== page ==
Law lords ban evidence gained under torture

Law lords ban evidence gained under torture

By Nigel Morris Home Affairs Correspondent, 10 December 2005

The law lords heaped embarrassment on the Government over its anti-terror strategy for the second time in a year as they ruled that evidence obtained by torture should never be used in British courts.

In a landmark ruling, they demanded that the detention of eight foreign terrorist suspects should be re-examined by the secret anti-terror courts in case the crucial evidence against them had been extracted by torture.

Although Charles Clarke, the Home Secretary, insisted the decision would not affect detainees already in custody, it raises the possibility that they could eventually be released.

And it leaves a serious question mark over government attempts to win promises from north African countries that they will not mistreat any terrorist suspects deported from Britain.

The law lords’ unanimous, and strongly worded verdict comes 12 months after they ruled that the indefinite detention of foreign nationals was illegal and forced ministers to draw up fresh legislation to replace it.

Yesterday they left the Government with a fresh headache as they criticised the willingness of the state to countenance the use in court of information extracted under duress.

Lord Bingham of Cornhill, the former Lord Chief Justice, who headed the panel of law lords, said the English law had regarded « torture and its fruits » with abhorrence for more than 500 years.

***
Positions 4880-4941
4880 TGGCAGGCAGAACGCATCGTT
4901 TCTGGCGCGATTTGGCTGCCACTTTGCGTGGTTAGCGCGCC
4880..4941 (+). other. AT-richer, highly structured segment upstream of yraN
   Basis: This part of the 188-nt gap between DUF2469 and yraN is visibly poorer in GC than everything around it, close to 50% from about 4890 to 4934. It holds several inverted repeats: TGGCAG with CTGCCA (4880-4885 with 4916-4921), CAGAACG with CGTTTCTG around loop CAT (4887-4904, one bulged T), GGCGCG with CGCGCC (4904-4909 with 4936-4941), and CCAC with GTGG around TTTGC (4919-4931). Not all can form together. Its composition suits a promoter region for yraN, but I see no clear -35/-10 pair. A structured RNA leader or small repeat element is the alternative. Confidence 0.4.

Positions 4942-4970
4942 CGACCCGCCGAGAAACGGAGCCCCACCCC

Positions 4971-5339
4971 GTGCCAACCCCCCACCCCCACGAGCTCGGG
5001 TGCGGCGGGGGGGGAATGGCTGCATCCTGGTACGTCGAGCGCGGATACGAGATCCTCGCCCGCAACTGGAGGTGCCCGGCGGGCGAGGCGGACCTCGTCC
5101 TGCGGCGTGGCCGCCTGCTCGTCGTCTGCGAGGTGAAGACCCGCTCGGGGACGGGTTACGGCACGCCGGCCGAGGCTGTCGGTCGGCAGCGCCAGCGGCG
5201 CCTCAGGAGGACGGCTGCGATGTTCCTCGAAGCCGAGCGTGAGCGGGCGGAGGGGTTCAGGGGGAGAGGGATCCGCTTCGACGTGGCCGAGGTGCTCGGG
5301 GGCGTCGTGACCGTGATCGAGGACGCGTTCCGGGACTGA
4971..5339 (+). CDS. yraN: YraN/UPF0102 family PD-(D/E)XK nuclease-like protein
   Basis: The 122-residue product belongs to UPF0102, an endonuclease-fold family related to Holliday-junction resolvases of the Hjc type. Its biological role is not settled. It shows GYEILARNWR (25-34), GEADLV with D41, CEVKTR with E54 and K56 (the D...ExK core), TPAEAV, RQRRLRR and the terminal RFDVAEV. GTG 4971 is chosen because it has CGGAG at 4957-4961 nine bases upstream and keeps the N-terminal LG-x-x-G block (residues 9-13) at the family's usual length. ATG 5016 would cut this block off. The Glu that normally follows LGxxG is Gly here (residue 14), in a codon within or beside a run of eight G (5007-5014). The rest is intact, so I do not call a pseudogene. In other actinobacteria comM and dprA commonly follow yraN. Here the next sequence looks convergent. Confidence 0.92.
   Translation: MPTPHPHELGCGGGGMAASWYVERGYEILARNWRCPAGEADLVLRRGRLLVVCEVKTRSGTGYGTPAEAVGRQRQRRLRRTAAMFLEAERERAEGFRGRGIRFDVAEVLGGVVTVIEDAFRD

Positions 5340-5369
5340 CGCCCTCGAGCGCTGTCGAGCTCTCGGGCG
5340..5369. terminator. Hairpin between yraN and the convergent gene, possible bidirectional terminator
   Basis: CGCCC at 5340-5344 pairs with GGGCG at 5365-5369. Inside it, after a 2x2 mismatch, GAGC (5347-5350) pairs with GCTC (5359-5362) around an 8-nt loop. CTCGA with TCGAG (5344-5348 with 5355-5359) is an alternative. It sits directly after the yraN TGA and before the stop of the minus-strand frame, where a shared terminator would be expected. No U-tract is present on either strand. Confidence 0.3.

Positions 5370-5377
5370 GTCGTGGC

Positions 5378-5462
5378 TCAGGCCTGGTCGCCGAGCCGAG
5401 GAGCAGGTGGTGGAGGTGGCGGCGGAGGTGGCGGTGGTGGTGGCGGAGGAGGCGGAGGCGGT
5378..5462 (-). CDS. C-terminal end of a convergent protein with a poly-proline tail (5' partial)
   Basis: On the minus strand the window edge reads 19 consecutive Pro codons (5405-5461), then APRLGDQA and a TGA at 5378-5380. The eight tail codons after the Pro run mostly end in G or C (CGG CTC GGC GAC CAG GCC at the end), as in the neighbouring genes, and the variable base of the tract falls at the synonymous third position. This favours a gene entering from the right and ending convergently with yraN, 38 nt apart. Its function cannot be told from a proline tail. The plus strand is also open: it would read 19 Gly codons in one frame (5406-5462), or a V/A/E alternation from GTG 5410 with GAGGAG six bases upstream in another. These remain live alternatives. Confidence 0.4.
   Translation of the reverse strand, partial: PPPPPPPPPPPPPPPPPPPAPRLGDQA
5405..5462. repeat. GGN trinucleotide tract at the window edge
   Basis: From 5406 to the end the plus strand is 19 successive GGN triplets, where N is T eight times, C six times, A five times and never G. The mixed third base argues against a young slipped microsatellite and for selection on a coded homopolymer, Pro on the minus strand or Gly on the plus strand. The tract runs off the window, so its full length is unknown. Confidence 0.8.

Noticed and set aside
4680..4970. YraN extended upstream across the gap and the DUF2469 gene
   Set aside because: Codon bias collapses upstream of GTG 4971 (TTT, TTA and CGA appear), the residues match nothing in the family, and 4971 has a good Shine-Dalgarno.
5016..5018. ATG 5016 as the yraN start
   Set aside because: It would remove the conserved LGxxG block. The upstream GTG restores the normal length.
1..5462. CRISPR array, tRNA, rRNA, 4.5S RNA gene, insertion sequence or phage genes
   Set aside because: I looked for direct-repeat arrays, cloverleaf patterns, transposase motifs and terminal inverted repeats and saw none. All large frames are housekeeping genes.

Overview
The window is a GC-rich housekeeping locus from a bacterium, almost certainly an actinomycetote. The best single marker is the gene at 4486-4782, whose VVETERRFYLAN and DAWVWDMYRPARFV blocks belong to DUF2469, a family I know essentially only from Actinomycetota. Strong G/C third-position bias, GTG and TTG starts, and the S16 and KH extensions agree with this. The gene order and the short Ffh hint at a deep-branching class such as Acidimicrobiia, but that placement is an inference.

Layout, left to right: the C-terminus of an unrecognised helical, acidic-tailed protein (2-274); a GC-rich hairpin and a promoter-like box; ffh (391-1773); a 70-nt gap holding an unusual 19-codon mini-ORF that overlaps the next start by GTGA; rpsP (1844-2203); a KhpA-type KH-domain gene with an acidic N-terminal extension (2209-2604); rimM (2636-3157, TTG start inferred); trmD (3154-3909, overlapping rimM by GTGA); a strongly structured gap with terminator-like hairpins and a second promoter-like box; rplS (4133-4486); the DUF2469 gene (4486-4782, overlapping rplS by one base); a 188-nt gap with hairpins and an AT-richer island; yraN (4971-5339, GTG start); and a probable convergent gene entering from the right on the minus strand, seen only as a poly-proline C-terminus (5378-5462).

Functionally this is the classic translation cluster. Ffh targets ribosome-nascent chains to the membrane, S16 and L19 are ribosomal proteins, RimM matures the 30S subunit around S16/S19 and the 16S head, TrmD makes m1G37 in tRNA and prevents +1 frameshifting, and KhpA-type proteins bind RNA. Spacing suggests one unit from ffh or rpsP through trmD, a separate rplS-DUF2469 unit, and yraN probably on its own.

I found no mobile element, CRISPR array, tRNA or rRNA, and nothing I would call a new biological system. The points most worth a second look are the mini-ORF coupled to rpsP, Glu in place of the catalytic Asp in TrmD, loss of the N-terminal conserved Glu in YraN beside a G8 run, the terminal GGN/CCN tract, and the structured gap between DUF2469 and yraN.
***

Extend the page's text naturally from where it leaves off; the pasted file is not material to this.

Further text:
He said he was « startled, even a little dismayed » that « this deeply rooted tradition and an international obligation solemnly and explicitly undertaken » could be overriden by the Special Immigration Appeals Commission (SIAC), which oversees the detention of terror suspects.

Lord Hoffmann, a fellow law lord, said the use of torture corrupted and degraded the state that used it and the legal system that accepted it. In a reference to Guantanamo Bay, he said that many Americans have felt their country « dishonoured » by its use of torture outside its own jurisdiction and the practice of moving suspects to countries where torture is practised.

The case was brought by eight foreign terrorist suspects – the majority Algerian – originally held in Belmarsh prison, who claimed the evidence against them was in part based on information obtained by torture. Most are still in detention pending deportation once the Government has negotiated agreements that they will not be harmed after their return.

Last year, the Court of Appeal found against the detainees by a majority of two to one, ruling that the state had no obligation to investigate how evidence was produced. But the ruling was overturned by the law lords yesterday, who stressed common law developed over centuries should take precedence over SIAC’s practices.

Gareth Peirce, the solicitor who represented most of the men, said: « It’s an appalling state of affairs we’ve had to argue for four years that evidence which could be the product of torture should not be used in court. »

Shami Chakrabarti, the director of Liberty, said: « This is an incredibly important day, with the law lords sending a signal across the democratic world that there is to be no compromise on torture. This is what distinguishes us from dictators and terrorists. »

Amnesty International said: « The authorities have shamefully sought to defend the indefensible. »

But Charles Clarke, the Home Secretary, said: « We accept this judgment, which will have no bearing on the Government’s efforts to combat terrorism. We have always made clear we do not intend to rely on or present evidence in SIAC which we know or believe to have been obtained by torture.

« So this issue is hypothetical. The real issue is the test applied. We do not expect this test to affect the outcome of these individual appeals. »


By Nigel Morris

Who are the eight men at the centre of the case?